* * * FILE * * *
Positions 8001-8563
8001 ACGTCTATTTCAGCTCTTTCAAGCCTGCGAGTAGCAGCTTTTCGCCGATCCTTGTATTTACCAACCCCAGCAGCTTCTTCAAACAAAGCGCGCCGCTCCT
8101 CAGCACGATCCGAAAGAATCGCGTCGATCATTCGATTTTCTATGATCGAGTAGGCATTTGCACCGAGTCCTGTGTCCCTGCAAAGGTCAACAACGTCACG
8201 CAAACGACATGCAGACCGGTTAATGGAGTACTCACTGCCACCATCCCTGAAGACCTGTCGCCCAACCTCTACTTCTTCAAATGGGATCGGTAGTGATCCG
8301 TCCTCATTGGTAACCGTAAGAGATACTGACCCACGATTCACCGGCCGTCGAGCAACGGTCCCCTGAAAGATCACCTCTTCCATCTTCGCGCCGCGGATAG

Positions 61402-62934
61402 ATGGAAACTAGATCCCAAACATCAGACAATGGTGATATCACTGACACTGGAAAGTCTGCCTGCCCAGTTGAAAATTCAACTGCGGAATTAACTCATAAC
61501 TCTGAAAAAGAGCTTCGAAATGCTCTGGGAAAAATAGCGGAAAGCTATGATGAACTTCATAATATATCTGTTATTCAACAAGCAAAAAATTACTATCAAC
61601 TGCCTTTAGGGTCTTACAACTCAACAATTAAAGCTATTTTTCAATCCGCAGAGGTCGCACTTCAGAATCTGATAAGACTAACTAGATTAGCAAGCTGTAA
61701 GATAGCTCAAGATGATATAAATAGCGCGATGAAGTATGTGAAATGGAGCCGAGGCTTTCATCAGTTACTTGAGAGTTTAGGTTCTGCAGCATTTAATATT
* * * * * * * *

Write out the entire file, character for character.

Positions 8001-8563
8001 ACGTCTATTTCAGCTCTTTCAAGCCTGCGAGTAGCAGCTTTTCGCCGATCCTTGTATTTACCAACCCCAGCAGCTTCTTCAAACAAAGCGCGCCGCTCCT
8101 CAGCACGATCCGAAAGAATCGCGTCGATCATTCGATTTTCTATGATCGAGTAGGCATTTGCACCGAGTCCTGTGTCCCTGCAAAGGTCAACAACGTCACG
8201 CAAACGACATGCAGACCGGTTAATGGAGTACTCACTGCCACCATCCCTGAAGACCTGTCGCCCAACCTCTACTTCTTCAAATGGGATCGGTAGTGATCCG
8301 TCCTCATTGGTAACCGTAAGAGATACTGACCCACGATTCACCGGCCGTCGAGCAACGGTCCCCTGAAAGATCACCTCTTCCATCTTCGCGCCGCGGATAG

Positions 61402-62934
61402 ATGGAAACTAGATCCCAAACATCAGACAATGGTGATATCACTGACACTGGAAAGTCTGCCTGCCCAGTTGAAAATTCAACTGCGGAATTAACTCATAAC
61501 TCTGAAAAAGAGCTTCGAAATGCTCTGGGAAAAATAGCGGAAAGCTATGATGAACTTCATAATATATCTGTTATTCAACAAGCAAAAAATTACTATCAAC
61601 TGCCTTTAGGGTCTTACAACTCAACAATTAAAGCTATTTTTCAATCCGCAGAGGTCGCACTTCAGAATCTGATAAGACTAACTAGATTAGCAAGCTGTAA
61701 GATAGCTCAAGATGATATAAATAGCGCGATGAAGTATGTGAAATGGAGCCGAGGCTTTCATCAGTTACTTGAGAGTTTAGGTTCTGCAGCATTTAATATT